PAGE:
As black smoke began to fill his car and flames flickered in his rear-view mirror, Herb Farrant tried to slam on the brakes -- but they didn't work.

A noise had caused him and wife Ruth to check out what was happening as they cruised along State Highway 1 near the Bombay Hills last Friday afternoon. They were on their way to Waihi for a seminar and weekend away together, but were barely an hour's drive away from their Kohimarama home when the fire started just after 4pm.

"There was a bang and a thud under the car, just behind the passenger seat," Mr Farrant told the Herald.

"I looked in the rear-vision mirror and there was a huge cloud of black smoke and flames."


The couple realised they were in trouble.

"I put my foot on the brake and there was no brake," Mr Farrant said.

"I knew we had a problem."

So he jammed on the handbrake and managed to pull the car to a stop on the side of the road so the couple could jump to safety.

Within a minute, the entire car was ablaze.

Everything happened so quickly, Mr Farrant said, there was no time for panic to set in.

"It all happened in less than a minute. The whole of the car was consumed, it was incinerated."

After their quick escape, the reality of what had happened began to sink in and the couple realised what a close call it had been.

Mrs Farrant -- who works as a fundraiser for charities -- recalled her stomach churning with fright as she watched the car burn from the safety of the side of the road.

Her husband, a military historian, tried to go back to get his cellphone, but Mrs Farrant pulled him back, banning him from going any closer.

"I shook and shook and shook and my stomach turned over," she said.

"But we're alive for goodness sake, and you can only be thankful for that."

Mrs Farrant said she dashed from the car on shaky legs and even now, a week later, her knees go weak when she looks at photos of the car in flames.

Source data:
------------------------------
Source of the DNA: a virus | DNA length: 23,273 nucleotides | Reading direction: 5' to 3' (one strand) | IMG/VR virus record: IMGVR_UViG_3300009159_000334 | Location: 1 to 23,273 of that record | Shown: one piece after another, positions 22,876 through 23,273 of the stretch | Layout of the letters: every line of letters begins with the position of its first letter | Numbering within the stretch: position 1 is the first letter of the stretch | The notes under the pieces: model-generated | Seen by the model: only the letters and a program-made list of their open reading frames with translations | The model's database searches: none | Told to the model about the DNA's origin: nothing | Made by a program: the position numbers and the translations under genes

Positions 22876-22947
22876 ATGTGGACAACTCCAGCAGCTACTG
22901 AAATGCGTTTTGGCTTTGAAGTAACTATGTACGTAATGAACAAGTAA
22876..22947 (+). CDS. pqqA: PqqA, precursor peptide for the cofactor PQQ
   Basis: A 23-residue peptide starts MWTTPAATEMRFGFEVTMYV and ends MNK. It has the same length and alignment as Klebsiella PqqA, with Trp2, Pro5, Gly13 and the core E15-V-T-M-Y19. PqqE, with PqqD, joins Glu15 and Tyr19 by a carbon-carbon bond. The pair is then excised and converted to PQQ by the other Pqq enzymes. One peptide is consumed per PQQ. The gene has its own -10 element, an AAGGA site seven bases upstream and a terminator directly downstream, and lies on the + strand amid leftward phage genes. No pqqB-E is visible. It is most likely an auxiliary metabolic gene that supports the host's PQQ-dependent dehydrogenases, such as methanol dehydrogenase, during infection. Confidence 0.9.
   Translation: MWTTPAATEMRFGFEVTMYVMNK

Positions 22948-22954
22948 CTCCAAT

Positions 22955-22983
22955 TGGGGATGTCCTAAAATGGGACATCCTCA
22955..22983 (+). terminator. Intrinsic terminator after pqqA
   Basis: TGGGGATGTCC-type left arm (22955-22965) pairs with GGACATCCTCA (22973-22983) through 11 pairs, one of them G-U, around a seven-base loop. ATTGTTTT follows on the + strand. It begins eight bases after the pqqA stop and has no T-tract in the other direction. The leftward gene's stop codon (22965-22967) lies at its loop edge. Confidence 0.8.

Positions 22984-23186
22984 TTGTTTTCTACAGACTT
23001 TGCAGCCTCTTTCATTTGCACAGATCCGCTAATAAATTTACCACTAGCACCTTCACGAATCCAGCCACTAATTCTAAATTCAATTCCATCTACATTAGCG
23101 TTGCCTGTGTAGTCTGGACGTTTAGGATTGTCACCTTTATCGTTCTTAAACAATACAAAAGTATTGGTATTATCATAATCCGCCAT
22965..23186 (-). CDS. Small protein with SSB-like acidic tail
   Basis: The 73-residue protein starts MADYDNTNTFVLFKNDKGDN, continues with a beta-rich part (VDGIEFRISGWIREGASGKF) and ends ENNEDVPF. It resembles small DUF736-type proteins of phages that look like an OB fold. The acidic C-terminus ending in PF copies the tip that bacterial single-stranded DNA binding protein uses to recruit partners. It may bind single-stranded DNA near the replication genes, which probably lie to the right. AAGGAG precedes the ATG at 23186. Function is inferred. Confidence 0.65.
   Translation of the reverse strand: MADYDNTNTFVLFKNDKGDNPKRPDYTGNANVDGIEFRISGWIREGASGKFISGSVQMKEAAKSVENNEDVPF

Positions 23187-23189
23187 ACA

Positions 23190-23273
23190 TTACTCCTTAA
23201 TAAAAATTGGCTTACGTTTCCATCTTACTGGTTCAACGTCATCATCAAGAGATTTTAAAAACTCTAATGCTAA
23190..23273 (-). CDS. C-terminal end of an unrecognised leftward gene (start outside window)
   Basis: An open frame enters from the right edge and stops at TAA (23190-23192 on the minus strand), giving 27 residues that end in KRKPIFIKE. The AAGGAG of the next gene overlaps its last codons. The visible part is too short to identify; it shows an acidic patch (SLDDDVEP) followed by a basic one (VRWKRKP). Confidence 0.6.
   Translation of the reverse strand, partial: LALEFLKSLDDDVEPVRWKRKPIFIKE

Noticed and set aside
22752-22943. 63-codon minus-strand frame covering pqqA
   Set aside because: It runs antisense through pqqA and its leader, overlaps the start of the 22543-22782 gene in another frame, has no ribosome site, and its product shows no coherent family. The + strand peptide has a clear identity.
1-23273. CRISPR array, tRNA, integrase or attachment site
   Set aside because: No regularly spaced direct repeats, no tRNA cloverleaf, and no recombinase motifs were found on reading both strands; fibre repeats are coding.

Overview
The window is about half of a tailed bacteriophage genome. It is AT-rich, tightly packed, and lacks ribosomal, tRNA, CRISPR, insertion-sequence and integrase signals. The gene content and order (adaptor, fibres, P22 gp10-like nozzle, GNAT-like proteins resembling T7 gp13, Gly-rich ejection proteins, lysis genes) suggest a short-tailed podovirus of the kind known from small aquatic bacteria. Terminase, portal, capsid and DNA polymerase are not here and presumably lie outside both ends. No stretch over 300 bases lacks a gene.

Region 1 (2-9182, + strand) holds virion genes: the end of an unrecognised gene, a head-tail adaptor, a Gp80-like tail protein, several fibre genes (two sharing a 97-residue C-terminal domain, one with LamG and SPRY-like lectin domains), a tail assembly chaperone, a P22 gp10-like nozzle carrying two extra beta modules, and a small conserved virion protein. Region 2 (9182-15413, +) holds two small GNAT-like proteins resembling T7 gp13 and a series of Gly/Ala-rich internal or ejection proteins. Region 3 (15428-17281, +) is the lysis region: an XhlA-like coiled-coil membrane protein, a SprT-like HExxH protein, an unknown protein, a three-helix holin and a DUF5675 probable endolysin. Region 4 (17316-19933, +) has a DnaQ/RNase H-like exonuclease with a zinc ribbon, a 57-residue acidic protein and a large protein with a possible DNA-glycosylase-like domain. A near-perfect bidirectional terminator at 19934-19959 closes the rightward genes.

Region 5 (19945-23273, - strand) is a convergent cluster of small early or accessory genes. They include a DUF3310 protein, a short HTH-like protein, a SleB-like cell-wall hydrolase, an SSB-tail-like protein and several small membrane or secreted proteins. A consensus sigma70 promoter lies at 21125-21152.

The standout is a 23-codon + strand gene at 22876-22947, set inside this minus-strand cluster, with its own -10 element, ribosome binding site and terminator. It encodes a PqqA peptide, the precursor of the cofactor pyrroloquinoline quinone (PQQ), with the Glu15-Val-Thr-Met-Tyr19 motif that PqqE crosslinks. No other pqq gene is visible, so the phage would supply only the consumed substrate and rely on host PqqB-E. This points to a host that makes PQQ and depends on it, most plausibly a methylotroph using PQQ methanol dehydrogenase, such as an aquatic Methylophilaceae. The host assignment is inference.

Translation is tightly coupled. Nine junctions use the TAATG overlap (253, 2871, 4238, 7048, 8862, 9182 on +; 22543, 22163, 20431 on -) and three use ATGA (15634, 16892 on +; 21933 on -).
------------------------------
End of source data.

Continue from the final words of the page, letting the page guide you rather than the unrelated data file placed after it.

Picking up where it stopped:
"My legs were so shaky I don't know how I ran. My grandchildren tease me that I can't run -- well I can run.".

Agyapal Singh, who works with his family at a nearby fruit shop, was working on the checkout when he heard a bang and saw the car approaching, flames coming out the back of it.

"I just ran to the car. By the time I reached the car the people had got out but they were crying."

Mr Singh, a student at Macleans College, said by this time the flames were as high as the roof and he was worried the whole car might blow up.

"I told my dad and my sister to call 111 right away, fire, ambulance and police because you never know what might happen."

Mr Singh said his father tried to put the fire out with buckets of water but by that point the fire was too big.

"By the time we got there the car was already exploding. We felt sorry that we couldn't save their car, but you know life is more important."

He said seeing the incident unfold gave him a great deal of empathy for the Farrants.

"We just felt like it's our family, we treated them like family," he said.

"It's just humanity you know, it's like the old saying, treat others like you want to be treated, like imagine if it was our car that went on fire tomorrow and there was no one there to help us."

The family brought the couple inside the shop for coffee and offered them their cellphones to get in touch with family.

"The family who owned the fruit store were amazing," Mrs Farrant said.

Her husband agreed.

"Their hospitality was magnificent. They just said come inside, made us a cup of coffee, let us use phones."

The Farrants' son, a doctor who lives in Auckland, came to check on them at the scene, giving them clean bills of health.

"He declared us fit and healthy and told us to get on with life," Mrs Farrant said, laughing.

A medicinal glass of wine was in order when they returned home, however, with Mrs Farrant pouring herself "a large glass of red. It was a big one."

Senior Firefighter William Garnett said he attended the scene with a crew of eight, in two trucks. He saw the thick black smoke, common for car fires, as soon as he neared the scene.

"Cars are full of plastics and they had all their bags in the back so that's all just fuel you know. [Cars] burn really well."

He said the fire was extinguished in about five to 10 minutes and afterwards his team stayed to assist with putting the car on the tow truck.

While the Farrants lost many of their possessions in the car, including a camera, credit cards and both their cellphones, the couple said they didn't mind about losing material things, they were just glad to have made it out unharmed.

The car and their belongings were insured.

"We were very lucky," Mrs Farrant said.

"You hear about people who weren't and that's a scary thought, but you can't dwell on that."

The couple said this was their second brush with death in 51 years of marriage.

They were nearly run over by a train while on holiday in Greece in 1969 after walking across tracks they had been told were not in use anymore.

The Farrants had spoken to their Mercedes dealer about what might have gone wrong, but the car was too badly damaged to easily tell what the problem might have been.